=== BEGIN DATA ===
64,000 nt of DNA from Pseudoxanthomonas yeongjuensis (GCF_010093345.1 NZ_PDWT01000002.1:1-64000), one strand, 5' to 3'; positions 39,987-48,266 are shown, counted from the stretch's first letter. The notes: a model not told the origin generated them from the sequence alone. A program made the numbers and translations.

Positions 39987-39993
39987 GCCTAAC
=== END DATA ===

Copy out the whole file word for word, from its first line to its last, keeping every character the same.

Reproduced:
64,000 nt of DNA from Pseudoxanthomonas yeongjuensis (GCF_010093345.1 NZ_PDWT01000002.1:1-64000), one strand, 5' to 3'; positions 39,987-48,266 are shown, counted from the stretch's first letter. The notes: a model not told the origin generated them from the sequence alone. A program made the numbers and translations.

Positions 39987-39993
39987 GCCTAAC